1. (noun) spirit, soul - spirit of a person which exists beyond death. It is the non-physical spirit, distinct from the body and the mauri. To some, the wairua resides in the heart or mind of someone while others believe it is part of the whole person and is not located at any particular part of the body. The wairua begins its existence when the eyes form in the foetus and is immortal. While alive a person's wairua can be affected by mākutu through karakia. Tohunga can damage wairua and also protect the wairua against harm. The wairua of a miscarriage or abortion can become a type of guardian for the family or may be used by tohunga for less beneficial purposes. Some believe that all animate and inanimate things have a whakapapa and a wairua. Some believe that atua Māori, or Io-matua-kore, can instill wairua into something. Tohunga, the agents of the atua, are able to activate or instil a wairua into something, such as a new wharenui, through karakia. During life, the wairua may leave the body for brief periods during dreams. The wairua has the power to warn the individual of impending danger through visions and dreams. On death the wairua becomes tapu. It is believed to remain with or near the body and speeches are addressed to the person and the wairua of that person encouraging it on its way to Te Pō. Eventually the wairua departs to join other wairua in Te Pō, the world of the departed spirits, or to Hawaiki, the ancestral homeland. The spirit travels to Te Reinga where it descends to Te Pō. Wairua of the dead that linger on earth are called kēhua. During kawe mate, or hari mate, hura kōhatu and other important occasions the wairua is summoned to return to the marae.
(Te Kōhure Textbook (Ed. 2): 221-228;)
Haere rā i a koe ka kōpikopiko atu ki Te Hono-i-wairua, ki te kāpunipunitanga o te wairua (TTR 1998:37). / We farewell you as you wend your way to the Gathering Place of Spirits, the meeting place of departed souls.
Te tinana, te hinengaro, me te wairua ēnei e toru, te mea nui o ēnei ko te wairua. Te tinana: he anga kau nō te wairua. Te hinengaro: he kaiwhakaatu ki te ao he pēnei nā te wairua kei roto i te tangata (TTT 1/12/1930:2215). / Of these three things, the body, the mind and the spirit, the most important is the spirit. The body is the vehicle for the spirit. The mind shows the world what the spirit of the person is like.
3. (noun) bonfire moss, common cord-moss, Funaria hygrometrica - a moss that grows in profusion on moist, shady, and damp bare soil, especially on sites of old fires, and in plant pots in glasshouses and shadehouses. Found throughout Aotearoa/New Zealand.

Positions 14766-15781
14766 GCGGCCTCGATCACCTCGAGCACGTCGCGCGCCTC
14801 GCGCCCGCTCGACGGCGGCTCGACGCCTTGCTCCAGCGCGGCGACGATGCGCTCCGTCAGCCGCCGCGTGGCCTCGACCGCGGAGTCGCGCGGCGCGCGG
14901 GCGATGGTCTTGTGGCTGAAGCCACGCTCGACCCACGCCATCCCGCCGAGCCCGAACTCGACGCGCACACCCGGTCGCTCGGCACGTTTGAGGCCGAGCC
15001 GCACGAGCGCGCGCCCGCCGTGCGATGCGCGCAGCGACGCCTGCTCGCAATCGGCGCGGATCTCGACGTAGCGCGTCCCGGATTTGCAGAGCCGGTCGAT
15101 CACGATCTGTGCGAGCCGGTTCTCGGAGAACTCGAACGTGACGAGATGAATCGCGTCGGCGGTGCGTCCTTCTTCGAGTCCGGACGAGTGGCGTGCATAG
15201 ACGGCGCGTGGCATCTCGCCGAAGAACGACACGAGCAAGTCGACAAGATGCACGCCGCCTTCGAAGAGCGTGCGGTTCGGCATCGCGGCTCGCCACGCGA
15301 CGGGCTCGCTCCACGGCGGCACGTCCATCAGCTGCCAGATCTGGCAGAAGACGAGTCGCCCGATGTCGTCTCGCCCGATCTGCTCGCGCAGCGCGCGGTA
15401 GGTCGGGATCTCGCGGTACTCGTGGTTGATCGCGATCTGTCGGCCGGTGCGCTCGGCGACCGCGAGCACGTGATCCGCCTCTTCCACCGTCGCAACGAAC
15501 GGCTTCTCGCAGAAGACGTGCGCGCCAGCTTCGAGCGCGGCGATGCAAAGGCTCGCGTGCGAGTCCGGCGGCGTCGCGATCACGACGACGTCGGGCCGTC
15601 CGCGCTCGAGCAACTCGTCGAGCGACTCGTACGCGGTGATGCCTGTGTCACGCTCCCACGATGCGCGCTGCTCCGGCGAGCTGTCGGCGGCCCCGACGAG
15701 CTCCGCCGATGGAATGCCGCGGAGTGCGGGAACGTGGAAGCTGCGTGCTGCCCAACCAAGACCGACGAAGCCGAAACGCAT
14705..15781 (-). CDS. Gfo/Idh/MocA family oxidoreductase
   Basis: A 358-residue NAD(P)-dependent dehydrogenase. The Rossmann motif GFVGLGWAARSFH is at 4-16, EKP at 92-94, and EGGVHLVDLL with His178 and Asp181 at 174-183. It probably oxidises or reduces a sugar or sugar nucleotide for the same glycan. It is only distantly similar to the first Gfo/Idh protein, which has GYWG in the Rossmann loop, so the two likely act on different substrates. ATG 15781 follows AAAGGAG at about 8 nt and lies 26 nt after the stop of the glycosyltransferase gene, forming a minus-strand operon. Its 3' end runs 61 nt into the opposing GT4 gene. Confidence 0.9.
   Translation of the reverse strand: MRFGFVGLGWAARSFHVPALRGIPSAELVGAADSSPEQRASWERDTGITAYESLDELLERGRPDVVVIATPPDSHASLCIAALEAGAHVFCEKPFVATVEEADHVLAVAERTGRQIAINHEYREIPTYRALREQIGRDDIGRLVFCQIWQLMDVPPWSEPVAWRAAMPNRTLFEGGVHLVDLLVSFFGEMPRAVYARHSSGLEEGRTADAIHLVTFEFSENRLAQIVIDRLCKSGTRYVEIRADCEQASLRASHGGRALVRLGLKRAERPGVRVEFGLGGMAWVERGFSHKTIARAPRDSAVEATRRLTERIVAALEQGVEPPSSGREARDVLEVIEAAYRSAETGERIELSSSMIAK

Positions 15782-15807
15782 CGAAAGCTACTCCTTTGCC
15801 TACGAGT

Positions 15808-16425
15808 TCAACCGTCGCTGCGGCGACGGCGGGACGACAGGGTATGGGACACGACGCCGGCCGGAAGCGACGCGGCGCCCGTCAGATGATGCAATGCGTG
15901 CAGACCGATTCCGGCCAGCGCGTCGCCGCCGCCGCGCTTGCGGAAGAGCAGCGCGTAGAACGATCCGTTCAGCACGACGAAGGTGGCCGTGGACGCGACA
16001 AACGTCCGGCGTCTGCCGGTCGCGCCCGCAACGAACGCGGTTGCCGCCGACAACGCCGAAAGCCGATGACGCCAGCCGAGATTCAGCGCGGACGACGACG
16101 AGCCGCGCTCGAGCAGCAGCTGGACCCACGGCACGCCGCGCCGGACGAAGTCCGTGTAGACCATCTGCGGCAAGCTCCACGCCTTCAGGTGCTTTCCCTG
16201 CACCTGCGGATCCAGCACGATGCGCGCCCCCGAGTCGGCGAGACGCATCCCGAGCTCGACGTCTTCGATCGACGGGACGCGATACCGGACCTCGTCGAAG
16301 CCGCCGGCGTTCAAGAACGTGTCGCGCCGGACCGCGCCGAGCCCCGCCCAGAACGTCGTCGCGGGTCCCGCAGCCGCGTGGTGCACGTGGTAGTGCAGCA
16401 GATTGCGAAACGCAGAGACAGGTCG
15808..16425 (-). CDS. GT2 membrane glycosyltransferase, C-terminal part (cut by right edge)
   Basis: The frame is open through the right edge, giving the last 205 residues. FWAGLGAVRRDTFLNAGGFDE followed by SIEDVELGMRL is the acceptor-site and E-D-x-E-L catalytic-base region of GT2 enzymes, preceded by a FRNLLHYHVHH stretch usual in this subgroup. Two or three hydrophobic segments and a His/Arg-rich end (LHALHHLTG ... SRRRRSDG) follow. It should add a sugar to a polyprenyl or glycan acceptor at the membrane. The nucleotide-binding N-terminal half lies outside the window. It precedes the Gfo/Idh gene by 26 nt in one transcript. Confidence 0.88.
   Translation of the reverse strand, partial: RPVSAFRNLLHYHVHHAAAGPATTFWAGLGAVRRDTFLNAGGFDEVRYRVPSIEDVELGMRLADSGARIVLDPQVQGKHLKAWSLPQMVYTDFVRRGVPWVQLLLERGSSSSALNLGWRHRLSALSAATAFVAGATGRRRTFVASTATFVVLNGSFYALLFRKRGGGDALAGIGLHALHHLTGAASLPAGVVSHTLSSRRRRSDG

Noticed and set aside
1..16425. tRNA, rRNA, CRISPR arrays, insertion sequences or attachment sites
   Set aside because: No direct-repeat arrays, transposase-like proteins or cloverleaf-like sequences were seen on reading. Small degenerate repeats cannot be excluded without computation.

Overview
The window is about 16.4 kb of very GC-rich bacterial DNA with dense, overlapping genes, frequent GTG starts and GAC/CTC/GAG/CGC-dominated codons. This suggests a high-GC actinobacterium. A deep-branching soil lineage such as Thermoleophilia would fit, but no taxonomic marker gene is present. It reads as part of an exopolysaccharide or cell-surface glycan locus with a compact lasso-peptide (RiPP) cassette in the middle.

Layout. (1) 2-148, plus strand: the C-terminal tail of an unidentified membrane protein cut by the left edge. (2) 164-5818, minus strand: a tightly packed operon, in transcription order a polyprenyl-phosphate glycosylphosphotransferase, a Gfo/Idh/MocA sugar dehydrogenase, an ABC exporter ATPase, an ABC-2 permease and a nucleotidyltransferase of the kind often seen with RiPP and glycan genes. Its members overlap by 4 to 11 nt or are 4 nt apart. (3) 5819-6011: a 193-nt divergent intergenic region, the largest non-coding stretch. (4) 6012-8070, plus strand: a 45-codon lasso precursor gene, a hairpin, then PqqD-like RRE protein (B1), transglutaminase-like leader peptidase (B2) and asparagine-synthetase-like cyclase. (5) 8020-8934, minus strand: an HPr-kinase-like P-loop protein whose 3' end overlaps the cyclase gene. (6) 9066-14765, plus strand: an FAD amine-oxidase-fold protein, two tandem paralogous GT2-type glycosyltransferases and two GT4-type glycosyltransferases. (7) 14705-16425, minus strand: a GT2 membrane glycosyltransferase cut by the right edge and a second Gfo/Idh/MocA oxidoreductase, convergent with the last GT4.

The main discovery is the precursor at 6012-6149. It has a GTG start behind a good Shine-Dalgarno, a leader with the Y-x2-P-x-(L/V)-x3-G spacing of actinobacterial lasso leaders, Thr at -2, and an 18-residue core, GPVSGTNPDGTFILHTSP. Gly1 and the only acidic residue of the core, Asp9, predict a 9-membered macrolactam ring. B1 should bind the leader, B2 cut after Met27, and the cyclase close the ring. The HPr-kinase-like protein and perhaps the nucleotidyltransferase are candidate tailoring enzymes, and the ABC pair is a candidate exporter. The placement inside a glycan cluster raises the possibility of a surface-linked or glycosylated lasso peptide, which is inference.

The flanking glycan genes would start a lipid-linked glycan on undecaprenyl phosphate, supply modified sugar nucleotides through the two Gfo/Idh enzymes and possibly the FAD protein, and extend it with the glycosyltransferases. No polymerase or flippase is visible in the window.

1. (noun) haunting spirit, unclean spirit.
1. (location) Cape Rēinga, Leaping Place of Spirits.
1. (noun) token of the wairua - left at Te Rerenga-wairua as the wairua travels to Te Reinga.
Ka tae mai te wairua o te tangata, ka waiho tana whakaau i Te Ārai, he rae tēnei e kōkiri ana ki te moana whaka-te-hauāuru. Ka haere ka piki i te puke ki Haumu, ko te whakaau mutunga tēnei. Ka kitea i konei, mehemea he kota he pīngao rānei te whakaau nō te taha moana tēnei tangata. Mehemea he rau rākau tana whakaau, nō te ngahere tēnei tangata (TTT 1/7/1922:13). / When the person's spirit arrives it leaves its token at Te Ārai, a headland jutting out into the sea to the west. It goes on and climbs the hill at Haumu, where the final token is left. When these are seen here, if the token is a shell or a piece of pīngao, this person is from a coastal place. If its token is tree leaves, then this person is from the forest.
1. (location) place at Te Rerenga-wairua - a hillock where the wairua is said to stop and look back to the place where they can look back on the country where their friends are still living. Also said to leave a whakaau, a token of the spirit having rested there on its way to Te Reinga.
Haumu: Ki ētahi whakahua he puke, ki ētahi he one. Kei Te Rerenga-wairua, e whakahuatia ana i roto i ngā kupu mihi ki te tūpāpaku, i ngā tangi apakura hoki (M 2007:18). / Haumu: To some it is a hillock, to others a beach. It is at Te Rerenga-wairua and is mentioned in eulogies to the dead and in laments.